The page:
Picking the right agent can make all the difference in finding a comfortable home and making a sound investment.
There are many benefits to enlisting an expert. Realtors – agents who are members of the National Association of Realtors and who adhere to its Code of Ethics and Standards of Practice – are versed in which homes are a good value in the current market, what locations are most desirable, what characteristics determine resale potential and how real estate law and contracts work. “If a buyer doesn’t have extensive knowledge of all the aspects of a real estate transaction – such as negotiating price terms and conditions of purchase – they can easily be taken advantage of,” says Mark Minnis, a broker/owner and buyer’s agent with InSight Real Estate Portland, Ore. “But a Realtor is obligated by law to protect your interests.”
Retaining a Realtor usually requires no out-of-pocket expense on the part of the buyer, says Brady Moore, a Dallas-based Realtor with Dave Perry-Miller & Associates. An agent’s commission will depend upon the listing and the contract.
To find a licensed broker or real estate agent, your best bet is to start with referrals from friends or family, says Minnis, especially if they are located where you are looking. If new to a city, use the “Find a REALTOR” function at Realtor.org, the website for the NAR. Sometimes new buyers are tempted to find Realtors by calling listing agents for properties they like or stopping by open houses in favorite neighborhoods, but be cautious. Working with an agent who also represents the seller may not be in your best interest. Consider finding a buyer’s agent first and have that person help you pick out properties, Moore says.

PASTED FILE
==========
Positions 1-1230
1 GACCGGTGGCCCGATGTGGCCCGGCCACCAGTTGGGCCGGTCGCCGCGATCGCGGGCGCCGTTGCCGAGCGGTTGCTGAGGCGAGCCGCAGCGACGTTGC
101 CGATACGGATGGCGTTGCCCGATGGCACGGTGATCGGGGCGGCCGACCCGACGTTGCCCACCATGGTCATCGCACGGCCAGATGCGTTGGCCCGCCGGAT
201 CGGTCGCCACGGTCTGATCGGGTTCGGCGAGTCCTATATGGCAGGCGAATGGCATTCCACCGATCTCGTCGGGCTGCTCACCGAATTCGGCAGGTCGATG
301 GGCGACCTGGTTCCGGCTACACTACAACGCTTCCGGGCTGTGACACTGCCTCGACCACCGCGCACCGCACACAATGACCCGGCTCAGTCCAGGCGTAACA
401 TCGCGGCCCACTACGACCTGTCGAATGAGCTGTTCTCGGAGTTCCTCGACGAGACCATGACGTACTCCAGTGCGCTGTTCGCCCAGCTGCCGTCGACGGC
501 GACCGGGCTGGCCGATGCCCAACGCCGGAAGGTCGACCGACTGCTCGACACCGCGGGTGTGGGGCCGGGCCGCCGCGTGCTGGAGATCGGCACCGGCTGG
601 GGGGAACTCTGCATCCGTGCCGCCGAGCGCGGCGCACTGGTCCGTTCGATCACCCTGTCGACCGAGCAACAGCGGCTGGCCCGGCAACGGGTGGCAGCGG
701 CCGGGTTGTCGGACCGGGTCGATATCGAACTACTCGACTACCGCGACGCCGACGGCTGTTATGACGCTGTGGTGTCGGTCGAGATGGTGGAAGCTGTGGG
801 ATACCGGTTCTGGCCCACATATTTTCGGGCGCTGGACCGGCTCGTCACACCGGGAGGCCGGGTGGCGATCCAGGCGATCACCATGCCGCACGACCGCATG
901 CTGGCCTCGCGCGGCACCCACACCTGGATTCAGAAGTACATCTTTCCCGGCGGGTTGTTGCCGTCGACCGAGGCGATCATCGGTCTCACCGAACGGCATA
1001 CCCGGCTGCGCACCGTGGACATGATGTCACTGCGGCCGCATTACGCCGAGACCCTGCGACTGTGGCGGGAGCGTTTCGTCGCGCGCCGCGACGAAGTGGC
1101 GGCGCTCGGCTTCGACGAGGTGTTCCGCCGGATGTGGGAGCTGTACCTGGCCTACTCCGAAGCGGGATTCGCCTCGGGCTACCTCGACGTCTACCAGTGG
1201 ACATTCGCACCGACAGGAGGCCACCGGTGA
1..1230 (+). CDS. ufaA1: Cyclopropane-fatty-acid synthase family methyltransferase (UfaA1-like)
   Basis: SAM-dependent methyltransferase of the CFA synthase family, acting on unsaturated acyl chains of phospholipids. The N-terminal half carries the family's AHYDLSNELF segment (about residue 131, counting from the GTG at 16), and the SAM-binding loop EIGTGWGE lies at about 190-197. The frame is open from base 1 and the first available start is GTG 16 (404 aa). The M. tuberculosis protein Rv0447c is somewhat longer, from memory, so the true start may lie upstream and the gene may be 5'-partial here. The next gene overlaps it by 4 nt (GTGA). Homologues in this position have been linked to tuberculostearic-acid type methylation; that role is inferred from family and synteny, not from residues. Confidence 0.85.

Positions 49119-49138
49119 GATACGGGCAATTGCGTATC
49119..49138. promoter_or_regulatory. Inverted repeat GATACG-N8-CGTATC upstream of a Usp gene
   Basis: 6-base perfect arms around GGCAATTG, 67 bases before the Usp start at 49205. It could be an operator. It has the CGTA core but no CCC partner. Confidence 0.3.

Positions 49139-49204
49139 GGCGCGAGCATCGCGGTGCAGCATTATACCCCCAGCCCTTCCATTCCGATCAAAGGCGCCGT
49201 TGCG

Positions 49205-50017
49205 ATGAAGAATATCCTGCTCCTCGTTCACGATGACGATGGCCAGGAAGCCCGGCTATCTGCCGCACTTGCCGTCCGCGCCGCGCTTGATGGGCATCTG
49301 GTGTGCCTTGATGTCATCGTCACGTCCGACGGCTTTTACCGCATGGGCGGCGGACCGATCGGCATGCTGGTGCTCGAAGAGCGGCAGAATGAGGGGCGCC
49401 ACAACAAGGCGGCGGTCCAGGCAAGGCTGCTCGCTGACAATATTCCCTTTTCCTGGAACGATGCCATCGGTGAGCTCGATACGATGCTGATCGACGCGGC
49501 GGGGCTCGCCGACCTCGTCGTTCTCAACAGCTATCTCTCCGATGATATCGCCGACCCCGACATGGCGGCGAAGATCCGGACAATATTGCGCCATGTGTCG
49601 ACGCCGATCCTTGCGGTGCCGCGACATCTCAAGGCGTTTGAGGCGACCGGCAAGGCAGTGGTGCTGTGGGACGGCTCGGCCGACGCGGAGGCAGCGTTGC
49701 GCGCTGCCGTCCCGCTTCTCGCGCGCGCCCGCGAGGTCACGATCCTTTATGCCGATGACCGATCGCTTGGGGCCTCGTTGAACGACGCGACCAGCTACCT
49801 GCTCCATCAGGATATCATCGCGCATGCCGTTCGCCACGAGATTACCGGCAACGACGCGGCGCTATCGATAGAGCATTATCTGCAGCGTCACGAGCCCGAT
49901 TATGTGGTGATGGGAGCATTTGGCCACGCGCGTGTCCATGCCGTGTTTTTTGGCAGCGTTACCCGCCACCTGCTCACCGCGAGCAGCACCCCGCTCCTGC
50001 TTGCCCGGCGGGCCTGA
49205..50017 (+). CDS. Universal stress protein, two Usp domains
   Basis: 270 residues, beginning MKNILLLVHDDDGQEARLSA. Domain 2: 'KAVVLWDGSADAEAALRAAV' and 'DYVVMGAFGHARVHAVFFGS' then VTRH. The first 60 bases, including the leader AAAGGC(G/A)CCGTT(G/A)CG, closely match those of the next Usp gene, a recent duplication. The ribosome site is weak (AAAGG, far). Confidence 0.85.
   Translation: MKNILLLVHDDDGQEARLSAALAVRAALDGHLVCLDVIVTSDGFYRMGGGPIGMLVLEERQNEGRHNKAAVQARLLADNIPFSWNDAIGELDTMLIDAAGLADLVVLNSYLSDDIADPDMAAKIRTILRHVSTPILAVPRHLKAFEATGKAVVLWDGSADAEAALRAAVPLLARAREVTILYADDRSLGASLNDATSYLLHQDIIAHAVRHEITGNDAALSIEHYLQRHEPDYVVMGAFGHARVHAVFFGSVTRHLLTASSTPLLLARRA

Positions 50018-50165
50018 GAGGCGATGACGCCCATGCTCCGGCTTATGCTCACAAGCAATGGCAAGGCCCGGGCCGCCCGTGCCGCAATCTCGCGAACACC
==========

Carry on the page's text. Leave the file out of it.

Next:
To ensure this process goes as smoothly as possible, the experts agree it’s also important to find someone who is a good personality fit. “Buying a house is probably the biggest financial transaction most people will make in their lives, and it can take a while,” says Moore. “You should do it with someone you can trust [and] enjoy spending time with.”
A good way to gauge if you will get along is by interviewing potential agents in person.Ask about their areas of expertise, the neighborhoods in which the majority of their sales occur, if they own any real estate themselves and how long they’ve been in the business.
Keep in mind that many (not all) agents may require you to sign an exclusive-representation agreement, says Moore, the details of which can vary. In addition to reading over the contract, have a friend who understands real estate also read it over. Keep in mind that a good agent will work hard to meet your needs. They may put in a lot of time helping you search, and they won’t get paid until the sale. When they see that you are committed to working as a team, they know they can dedicate all their effort to your home search.